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Pressure: Liquid Pressure, Pascal's Law and Upthrust

Liquid Pressure

Liquid pressure is the increase in pressure at increasing depths in a liquid. This pressure increases because the liquid at lower depths also has to support water all above it. We calculate liquid pressure using the equation Liquid Pressure=mass*acceleration due to gravity*depth in liquid. To further prove this formulae,             Here is a link for the video: https://www.brightstorm.com/science/physics/solids-liquids-and-gases/liquid-pressure/?jwsource=cl

we know, pressure is the force applied on unit area

Hence, P= F/A

or, P=  m*g/A           [since, F= mg]
or, P= d*v*g/A          [since, d= m/v or, m= d*v]

or, P= d*A*h*g/A      [since, V= A*h]

Therefore, P=d*h*g   P= liquid pressure

Also, P  h.

And, pressure is measured in Nm-2 in S.I. system. But liquid pressure is also measured in mm of Hg.


Pascal's Law

Pascal's Law, in fluid mechanics, statement that, in a fluid at rest in a closed container, a pressure change in one part is transmitted without loss to every portion of the fluid and to the walls of the container . The principal was introduced by Blaise Pascal (June 19, 1623 - Aug 19, 1662).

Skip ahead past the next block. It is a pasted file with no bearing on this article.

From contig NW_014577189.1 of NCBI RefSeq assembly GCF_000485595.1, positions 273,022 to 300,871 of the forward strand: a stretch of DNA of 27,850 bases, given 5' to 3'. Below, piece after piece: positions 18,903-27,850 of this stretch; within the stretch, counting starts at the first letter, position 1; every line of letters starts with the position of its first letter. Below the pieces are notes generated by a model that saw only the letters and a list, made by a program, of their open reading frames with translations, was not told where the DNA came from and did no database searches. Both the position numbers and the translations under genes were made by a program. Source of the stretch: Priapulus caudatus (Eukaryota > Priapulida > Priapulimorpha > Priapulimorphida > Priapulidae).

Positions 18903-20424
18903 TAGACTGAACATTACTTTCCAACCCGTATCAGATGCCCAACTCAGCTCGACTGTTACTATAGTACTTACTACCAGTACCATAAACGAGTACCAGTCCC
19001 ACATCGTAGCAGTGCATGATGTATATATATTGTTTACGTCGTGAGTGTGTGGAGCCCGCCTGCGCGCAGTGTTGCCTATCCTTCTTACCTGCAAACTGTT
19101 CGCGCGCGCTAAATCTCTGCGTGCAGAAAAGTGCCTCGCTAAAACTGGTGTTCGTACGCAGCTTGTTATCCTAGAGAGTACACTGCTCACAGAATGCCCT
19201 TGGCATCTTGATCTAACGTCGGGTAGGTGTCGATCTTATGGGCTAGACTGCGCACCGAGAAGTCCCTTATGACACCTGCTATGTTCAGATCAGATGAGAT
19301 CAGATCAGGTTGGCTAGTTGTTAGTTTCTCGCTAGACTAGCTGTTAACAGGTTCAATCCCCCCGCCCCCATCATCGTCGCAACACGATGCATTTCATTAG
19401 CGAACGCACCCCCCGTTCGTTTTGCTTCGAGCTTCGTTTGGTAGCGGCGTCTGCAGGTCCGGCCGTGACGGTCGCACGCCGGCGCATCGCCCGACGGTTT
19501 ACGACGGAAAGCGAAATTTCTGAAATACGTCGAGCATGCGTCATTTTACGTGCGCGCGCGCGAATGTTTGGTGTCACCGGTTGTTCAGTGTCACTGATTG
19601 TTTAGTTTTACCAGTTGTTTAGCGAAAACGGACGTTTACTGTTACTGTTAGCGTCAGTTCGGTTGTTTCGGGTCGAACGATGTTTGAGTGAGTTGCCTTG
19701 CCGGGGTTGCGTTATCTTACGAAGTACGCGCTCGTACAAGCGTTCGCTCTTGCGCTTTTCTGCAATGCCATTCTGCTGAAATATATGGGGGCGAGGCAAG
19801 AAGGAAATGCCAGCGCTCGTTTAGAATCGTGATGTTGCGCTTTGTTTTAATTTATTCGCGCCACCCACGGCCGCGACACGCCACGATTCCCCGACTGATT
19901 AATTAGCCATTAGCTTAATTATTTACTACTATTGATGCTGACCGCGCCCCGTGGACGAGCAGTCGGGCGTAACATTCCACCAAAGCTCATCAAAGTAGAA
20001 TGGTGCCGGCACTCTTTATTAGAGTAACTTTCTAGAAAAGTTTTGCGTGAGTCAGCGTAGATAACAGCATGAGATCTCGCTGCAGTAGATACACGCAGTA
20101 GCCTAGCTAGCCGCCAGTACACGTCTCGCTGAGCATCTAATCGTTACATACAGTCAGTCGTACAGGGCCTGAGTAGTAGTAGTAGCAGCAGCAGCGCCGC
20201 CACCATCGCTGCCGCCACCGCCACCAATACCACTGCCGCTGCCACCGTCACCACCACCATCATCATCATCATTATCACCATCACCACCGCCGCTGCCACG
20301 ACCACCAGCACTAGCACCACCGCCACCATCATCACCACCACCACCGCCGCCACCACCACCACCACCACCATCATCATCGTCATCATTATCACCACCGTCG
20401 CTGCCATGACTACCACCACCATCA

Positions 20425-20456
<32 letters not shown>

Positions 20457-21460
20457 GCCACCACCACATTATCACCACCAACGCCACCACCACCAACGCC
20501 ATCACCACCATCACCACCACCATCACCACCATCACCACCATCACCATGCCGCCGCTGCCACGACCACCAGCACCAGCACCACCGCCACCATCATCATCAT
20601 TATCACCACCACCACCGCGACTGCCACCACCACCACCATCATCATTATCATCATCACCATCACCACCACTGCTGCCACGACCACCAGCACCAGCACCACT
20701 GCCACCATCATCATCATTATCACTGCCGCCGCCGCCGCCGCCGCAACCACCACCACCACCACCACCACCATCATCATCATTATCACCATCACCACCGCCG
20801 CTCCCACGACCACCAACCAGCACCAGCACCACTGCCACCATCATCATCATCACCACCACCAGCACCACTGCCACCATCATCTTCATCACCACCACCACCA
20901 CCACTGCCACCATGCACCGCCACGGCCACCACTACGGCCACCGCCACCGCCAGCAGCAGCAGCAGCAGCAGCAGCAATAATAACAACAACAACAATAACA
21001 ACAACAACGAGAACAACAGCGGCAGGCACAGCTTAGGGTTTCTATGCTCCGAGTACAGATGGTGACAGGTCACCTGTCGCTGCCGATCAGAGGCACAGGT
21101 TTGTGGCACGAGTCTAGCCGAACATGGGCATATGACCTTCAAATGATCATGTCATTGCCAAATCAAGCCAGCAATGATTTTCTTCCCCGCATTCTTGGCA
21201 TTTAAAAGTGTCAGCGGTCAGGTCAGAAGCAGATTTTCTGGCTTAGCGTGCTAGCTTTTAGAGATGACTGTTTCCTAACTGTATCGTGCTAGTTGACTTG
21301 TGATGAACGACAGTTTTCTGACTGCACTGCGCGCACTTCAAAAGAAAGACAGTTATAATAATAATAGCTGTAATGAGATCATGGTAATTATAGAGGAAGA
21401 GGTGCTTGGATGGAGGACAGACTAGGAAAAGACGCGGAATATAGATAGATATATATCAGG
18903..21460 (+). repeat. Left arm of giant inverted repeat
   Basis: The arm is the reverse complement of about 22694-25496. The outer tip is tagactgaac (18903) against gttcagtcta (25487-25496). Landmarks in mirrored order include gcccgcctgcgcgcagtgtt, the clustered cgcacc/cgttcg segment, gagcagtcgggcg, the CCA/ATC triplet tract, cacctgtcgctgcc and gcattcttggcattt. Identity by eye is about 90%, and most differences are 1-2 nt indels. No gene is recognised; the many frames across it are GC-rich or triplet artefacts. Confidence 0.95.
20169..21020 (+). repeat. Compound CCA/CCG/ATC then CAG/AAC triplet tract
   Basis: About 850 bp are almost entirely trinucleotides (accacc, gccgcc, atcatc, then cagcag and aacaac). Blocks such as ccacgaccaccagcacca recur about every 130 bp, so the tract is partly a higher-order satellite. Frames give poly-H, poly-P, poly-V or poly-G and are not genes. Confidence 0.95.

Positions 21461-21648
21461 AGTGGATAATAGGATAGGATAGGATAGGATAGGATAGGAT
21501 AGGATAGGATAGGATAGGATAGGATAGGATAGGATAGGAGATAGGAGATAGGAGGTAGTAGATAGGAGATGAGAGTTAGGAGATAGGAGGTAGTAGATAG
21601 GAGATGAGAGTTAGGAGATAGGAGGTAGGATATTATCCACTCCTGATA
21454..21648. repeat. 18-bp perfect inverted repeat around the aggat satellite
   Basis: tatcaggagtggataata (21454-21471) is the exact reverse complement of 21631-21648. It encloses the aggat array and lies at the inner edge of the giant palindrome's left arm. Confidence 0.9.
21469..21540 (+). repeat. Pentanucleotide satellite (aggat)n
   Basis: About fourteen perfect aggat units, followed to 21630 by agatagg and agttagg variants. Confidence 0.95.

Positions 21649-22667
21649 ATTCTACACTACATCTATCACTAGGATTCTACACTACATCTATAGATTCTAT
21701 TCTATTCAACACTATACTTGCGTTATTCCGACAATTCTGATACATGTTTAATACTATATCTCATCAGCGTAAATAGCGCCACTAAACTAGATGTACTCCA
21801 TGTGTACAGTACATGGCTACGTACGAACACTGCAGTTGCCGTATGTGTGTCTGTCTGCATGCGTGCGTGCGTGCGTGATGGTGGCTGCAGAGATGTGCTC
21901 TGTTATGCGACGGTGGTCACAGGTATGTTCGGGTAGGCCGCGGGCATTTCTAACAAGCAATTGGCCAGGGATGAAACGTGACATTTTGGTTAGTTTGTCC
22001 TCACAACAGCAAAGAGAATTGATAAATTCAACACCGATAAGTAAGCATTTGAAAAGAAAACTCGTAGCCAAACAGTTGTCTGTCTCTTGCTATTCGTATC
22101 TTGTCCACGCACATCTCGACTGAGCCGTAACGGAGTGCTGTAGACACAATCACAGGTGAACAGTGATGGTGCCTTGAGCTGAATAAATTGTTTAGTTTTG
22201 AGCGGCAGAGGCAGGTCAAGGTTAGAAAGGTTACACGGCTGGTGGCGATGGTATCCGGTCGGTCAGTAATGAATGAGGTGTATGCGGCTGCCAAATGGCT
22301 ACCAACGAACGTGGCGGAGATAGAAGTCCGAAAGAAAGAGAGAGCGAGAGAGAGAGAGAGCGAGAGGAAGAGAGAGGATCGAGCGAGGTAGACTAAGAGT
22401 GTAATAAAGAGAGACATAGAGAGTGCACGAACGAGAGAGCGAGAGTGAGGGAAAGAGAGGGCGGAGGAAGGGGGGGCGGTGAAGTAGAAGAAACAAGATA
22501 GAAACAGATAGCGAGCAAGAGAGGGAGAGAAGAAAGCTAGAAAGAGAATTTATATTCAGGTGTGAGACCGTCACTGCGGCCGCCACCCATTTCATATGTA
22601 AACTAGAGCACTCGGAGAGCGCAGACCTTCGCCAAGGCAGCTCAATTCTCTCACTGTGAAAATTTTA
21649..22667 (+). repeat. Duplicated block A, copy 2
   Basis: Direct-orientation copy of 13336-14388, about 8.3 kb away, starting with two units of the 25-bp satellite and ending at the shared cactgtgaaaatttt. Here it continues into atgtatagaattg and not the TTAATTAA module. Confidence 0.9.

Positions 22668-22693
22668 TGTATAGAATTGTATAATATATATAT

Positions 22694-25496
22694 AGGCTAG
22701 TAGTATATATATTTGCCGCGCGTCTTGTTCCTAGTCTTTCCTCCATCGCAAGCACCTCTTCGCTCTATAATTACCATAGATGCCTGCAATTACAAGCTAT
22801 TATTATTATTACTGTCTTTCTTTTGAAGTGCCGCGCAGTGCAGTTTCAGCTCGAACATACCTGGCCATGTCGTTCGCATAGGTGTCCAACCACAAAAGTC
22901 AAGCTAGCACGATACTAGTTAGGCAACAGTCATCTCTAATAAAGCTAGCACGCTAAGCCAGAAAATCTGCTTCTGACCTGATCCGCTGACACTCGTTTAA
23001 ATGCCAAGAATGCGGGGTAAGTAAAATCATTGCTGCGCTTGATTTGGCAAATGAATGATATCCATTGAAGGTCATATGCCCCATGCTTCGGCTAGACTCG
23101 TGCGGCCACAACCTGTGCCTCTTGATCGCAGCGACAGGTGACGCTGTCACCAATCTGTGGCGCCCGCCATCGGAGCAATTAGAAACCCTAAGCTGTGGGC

Applications of Pascal's Law

Now since you may have understood something about pascal's law here are some of it's application and you will know them through some given videos.


It will be explained through points.

  • Upthrust is a force which pushes upwards on an object submerged in a fluid.

  • Also known as buoyancy force, upthrust is due to the difference is hydrostatic pressure at the top and bottom of the immersed object

  • The force of upthrust is significantly larger than in gases, this is because liquids are much denser than gas

  • Recall that hydrostatic pressure depends on the height (h) or depth that an object is submerged in from P=d*g*h

  • Therefore, the water pressure at the bottom of an object is greater than that at the top of as shown in diagram at the right

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